Forget What You Know About Workbenches
Simple system of beams and bases does everything a traditional bench can, and more
Synopsis: Josh Finn’s workbench is a model of versatility. It features two long, narrow torsion-box beams with Homasote tops and melamine bottoms. The beams rest on two wide bases that have a sawhorse-type design. You can build this inexpensive bench in less than a day. It can accommodate any task that can be done on a traditional bench, can be set up on different configurations for any job, and can be broken down and stored out of the way. The Homasote and melamine offer interchangeable work surfaces that are great for sanding, finishing, and mounting benchtop machines.
From Fine Woodworking #202
When I opened my first shop 12 years ago after years of apprenticing with other woodworkers, one of my first decisions was about my bench. I needed something that could accommodate the usual handwork for furniture making—planing, chiseling, and sawing—but I also wanted a bench that could serve as a work station for machine setups and for glue-ups. This versatile bench was the solution.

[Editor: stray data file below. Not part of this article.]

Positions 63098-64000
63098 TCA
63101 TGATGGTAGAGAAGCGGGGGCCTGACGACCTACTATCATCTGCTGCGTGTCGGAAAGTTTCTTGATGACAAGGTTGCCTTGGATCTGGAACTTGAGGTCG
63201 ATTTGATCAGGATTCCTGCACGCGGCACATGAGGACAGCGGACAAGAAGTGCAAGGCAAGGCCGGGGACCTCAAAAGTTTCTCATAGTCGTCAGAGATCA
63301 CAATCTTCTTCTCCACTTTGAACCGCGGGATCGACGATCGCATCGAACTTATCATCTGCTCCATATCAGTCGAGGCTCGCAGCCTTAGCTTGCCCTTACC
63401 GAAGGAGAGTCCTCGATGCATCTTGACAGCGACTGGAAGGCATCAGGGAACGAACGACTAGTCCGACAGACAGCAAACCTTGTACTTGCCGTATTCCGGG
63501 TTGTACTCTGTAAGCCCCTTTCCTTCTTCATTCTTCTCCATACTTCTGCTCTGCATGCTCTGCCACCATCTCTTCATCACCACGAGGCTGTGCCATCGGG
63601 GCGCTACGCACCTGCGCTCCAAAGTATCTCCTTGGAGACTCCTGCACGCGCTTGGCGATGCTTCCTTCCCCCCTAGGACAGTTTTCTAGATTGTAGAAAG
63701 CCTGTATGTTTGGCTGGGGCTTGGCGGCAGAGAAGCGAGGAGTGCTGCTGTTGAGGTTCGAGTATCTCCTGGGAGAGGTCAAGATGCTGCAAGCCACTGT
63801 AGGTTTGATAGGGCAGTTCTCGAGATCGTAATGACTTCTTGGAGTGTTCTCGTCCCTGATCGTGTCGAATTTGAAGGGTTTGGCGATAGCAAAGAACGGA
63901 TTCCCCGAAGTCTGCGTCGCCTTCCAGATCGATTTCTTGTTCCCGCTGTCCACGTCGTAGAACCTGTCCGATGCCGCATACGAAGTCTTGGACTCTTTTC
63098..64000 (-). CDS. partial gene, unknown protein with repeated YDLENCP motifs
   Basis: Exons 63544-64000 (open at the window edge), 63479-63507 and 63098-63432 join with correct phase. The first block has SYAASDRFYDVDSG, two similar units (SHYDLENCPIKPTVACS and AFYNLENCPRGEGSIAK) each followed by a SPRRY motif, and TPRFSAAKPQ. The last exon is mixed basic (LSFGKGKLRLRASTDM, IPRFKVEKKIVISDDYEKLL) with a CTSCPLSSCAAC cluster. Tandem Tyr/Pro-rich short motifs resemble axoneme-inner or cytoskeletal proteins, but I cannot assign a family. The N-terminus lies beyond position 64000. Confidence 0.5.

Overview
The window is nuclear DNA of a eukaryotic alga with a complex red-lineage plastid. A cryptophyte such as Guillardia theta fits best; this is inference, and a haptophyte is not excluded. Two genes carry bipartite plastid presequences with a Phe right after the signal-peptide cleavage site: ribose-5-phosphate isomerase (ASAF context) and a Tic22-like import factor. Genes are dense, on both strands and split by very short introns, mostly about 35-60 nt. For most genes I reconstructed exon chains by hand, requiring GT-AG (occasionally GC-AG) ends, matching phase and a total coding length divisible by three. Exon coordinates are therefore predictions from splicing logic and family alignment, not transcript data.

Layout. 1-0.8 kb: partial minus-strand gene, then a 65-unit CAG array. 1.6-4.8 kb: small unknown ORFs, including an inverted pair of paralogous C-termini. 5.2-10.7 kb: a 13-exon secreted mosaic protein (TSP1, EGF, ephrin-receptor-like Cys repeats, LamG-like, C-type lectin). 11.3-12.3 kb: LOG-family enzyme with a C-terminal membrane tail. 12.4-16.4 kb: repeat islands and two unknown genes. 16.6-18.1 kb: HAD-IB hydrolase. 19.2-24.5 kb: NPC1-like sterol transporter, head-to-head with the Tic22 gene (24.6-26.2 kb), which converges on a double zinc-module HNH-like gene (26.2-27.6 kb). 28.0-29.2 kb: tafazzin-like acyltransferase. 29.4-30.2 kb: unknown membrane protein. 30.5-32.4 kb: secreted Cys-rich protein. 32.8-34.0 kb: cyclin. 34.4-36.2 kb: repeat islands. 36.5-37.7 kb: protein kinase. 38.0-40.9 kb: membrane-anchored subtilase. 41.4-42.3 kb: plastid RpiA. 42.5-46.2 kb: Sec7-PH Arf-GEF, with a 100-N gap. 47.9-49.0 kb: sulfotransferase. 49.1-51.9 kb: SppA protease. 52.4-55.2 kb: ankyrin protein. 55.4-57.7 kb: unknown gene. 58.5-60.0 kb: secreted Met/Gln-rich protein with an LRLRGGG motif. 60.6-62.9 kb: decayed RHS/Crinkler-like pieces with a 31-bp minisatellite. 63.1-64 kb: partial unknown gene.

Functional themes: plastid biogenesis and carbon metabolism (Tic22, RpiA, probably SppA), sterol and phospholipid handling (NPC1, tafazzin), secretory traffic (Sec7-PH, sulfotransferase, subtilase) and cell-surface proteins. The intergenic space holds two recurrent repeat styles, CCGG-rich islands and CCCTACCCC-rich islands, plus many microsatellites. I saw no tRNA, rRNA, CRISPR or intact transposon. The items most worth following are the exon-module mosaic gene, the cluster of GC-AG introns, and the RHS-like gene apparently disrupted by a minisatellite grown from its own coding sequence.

The design is a combination of a couple bench systems I had seen over the years. I worked in one cabinet shop in Brooklyn, N.Y., where the central assembly area was a set of fairly low benches with homasote 440 fiberboard tops. The soft homasote protected the casework from dings, and the nonslip surface was ideal for sanding. I found the other piece of the puzzle in a friend’s upstate New York shop: two torsion boxes held up by sawhorses, a space-saving idea that also offered flexibility and strength.
I took the important details from those shops, added a few ideas of my own, and incorporated them all into this bench system. It features two long, narrow torsionbox beams with homasote tops and melamine bottoms that rest across two wide, sawhorse-type bases.